The company, Bionym, announced a pilot program for its Nymi Band wristband on Monday that will see it partner with banks and credit card companies to turn the wearable device into a mobile wallet. The announcement was made at Money2020 in Las Vegas, a conference about innovation in payments and financial services.


Torstar Corp. plans to remove the paywall at the country’s largest newspaper, the Toronto Star, next year to coincide with the launch of a new tablet edition.

The owner of the Toronto Star and other publications said its main focus is on delivering content across multiple platforms – a move it’s betting will attract more readers, and bring national advertisers back into the fold.

“This is an important strategic step forward for the Star and for Torstar as we commit to our future of cross-platform, a future that we recognize will be increasing mobile,” Torstar president and CEO David Holland told analysts during a conference call Wednesday.

Read more

 Manitoba teacher recognized for interactive teaching of First Nations students

Connie Wyatt Anderson, a teacher at Oscar Lathlin Collegiate in Opaskwayak Cree Nation, Man., has been awarded a 2014 Governor General's Award for Excellence in Teaching Canadian History. 

Anderson will be formally presented with the award at Rideau Hall on Nov. 3. 

The awards are made possible through Canada's History Society, which recognizes Canadian teachers who are helping to 'bring history to life' for Canadian students.  

Canada's History Society, a national charity which promotes Canadian history, describes Anderson as a "dynamic teacher on a First Nations reserve 600 kilometres north of Winnipeg [who] is engaging her students in a real-life cultural quest."

Read more


October 25, 2014

In the news ... October 25, 2014

The digital journal of a Montreal-born jihadist

In the season premiere of Enquête, Radio-Canada’s investigative journalism program follows the digital journal of Sami, a young man in his 20s who left his Montreal home to wage jihad in Syria.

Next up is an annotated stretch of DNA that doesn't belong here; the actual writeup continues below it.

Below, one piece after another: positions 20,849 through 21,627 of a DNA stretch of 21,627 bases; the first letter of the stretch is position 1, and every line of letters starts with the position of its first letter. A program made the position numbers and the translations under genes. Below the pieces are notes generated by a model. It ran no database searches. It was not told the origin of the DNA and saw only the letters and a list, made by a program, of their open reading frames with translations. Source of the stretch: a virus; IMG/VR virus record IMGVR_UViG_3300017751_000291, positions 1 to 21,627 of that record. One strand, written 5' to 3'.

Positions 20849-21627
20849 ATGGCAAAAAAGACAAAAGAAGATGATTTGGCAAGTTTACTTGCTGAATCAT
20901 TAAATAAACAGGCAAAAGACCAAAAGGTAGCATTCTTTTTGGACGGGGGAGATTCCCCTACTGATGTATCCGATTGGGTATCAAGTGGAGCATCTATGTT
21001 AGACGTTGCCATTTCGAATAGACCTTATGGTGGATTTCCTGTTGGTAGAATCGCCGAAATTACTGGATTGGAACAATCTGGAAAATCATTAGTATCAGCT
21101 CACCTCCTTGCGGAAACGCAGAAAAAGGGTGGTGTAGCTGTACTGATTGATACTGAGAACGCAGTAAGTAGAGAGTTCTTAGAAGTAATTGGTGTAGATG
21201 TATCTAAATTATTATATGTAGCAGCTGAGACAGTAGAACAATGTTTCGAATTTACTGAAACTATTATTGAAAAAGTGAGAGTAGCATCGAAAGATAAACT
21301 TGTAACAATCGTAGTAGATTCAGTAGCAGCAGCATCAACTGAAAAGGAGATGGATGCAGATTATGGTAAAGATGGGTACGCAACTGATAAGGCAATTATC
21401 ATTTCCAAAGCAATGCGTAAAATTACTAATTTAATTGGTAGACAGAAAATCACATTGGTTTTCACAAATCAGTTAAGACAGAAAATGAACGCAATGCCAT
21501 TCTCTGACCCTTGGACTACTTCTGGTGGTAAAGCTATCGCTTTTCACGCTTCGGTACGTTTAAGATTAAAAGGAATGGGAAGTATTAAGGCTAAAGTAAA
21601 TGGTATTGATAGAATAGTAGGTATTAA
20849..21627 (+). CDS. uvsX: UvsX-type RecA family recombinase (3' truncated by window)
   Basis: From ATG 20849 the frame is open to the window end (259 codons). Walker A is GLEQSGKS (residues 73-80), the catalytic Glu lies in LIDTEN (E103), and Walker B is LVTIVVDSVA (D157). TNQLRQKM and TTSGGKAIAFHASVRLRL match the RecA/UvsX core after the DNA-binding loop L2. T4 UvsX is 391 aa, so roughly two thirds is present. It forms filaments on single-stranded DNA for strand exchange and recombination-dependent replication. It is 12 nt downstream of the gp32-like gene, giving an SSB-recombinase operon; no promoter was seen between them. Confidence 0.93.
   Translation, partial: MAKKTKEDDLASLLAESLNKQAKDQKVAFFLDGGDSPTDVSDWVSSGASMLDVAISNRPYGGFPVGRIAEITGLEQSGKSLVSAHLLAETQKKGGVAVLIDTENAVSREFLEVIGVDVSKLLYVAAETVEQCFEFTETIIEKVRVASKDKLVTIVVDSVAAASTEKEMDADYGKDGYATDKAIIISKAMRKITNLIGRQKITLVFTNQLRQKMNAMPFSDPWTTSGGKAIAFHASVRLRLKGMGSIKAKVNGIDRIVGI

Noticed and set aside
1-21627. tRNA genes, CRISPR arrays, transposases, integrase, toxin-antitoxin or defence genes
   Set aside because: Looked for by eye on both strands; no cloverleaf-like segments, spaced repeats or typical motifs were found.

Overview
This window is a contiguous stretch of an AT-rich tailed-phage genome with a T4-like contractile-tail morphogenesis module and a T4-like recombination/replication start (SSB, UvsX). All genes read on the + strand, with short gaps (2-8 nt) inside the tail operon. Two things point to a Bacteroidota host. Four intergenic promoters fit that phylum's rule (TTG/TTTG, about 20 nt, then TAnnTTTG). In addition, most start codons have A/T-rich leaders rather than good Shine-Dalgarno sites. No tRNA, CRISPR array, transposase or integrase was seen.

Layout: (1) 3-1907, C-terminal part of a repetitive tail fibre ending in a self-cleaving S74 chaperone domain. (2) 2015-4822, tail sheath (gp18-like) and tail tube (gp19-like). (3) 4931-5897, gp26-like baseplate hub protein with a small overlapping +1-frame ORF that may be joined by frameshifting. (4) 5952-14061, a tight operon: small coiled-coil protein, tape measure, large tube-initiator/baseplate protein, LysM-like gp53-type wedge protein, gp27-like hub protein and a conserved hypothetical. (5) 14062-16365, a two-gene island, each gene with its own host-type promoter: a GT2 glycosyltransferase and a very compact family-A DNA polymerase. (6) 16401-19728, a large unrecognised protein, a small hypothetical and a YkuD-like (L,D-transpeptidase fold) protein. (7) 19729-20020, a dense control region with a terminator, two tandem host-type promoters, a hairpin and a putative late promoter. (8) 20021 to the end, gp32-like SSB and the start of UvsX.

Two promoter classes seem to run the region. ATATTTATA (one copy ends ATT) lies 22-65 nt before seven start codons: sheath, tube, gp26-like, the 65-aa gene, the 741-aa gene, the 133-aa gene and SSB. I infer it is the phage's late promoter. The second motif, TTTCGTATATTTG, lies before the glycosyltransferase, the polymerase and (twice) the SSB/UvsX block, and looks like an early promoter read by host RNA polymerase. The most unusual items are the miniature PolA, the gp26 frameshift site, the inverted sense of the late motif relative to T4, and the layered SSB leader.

Sami’s Facebook account, now closed, offered a window into his experience and clues to his path toward jihad, the arabic word for resistance.

Read more

CTV and Canadian Marketing Association Announce Judges for Super Bowl Ad Challenge

CTV and the Canadian Marketing Association confirmed its esteemed panel of judges for the Super Bowl Canadian Ad Challenge. The Challenge seeks from marketers and their creative partners their best-in-class, original creative specifically targeted to Canadians for CTV’s exclusive Canadian coverage of the biggest sporting event in North America.

The panel of judges will be quarterbacked by Stephen Brown, President, FUSE Marketing Group. Brown will oversee the judging process, which begins immediately after the competition closes on Monday, Dec. 1 at 12 noon ET.

Read more

Yet More Cuts at CBC/Radio-Canada says Media Guild

CBC President Hubert Lacroix has shared more details about the corporate-wide job cuts he first announced in June. In a meeting with union leaders, Lacroix said the CBC will lose another 400 jobs by the end of March 2015 bringing the total number of jobs cut at CBC this fiscal year to 1057. There will be another 400 job cuts to come by March 2016. Lacroix further added that another 400 and possibly more jobs will be cut by 2020.

 Read more



October 17, 2014

In the news ... October 17, 2014

Will Independent Media Become a Thing of the Past in Canada?

Concerns over the reach and independence of the press have hit a high point in Canada, where a large media buyout is underway. It has left citizens asking: can we trust independent reporting when the vast majority of the media is owned by one parent cooperation?

Postmedia, a company that owns a number of popular newspaper chains in Canada, will be scooping up 175 daily newspapers in a landmark $316 million buyout

Read more:

Interactive: Cigarette package warnings from around the world

Cigarettes are bad for you. Everyone knows that. But a growing number of countries around the world are trying to smack smokers in the face with the cold, harsh, reality of smoking.

Cigarette packages are increasingly regulated, with more space than ever devoted to warnings, graphics and advice to quit. In some countries, logos aren’t even permitted on cigarette packages anymore. The full breakdown comes in a new report from the Canadian Cancer Society released Tuesday morning.

“There has been tremendous progress internationally in implementing package warnings,” the organization says. “The worldwide trend for larger, picture health warnings is growing and unstoppable, with many more countries in the process of developing such requirements.”

Read more 

Province Enhancing Measures to Prepare For Ebola Virus Disease

 Ebola in the province. These measures will further protect the safety of all Ontarians, including health care workers.  

The new measures include: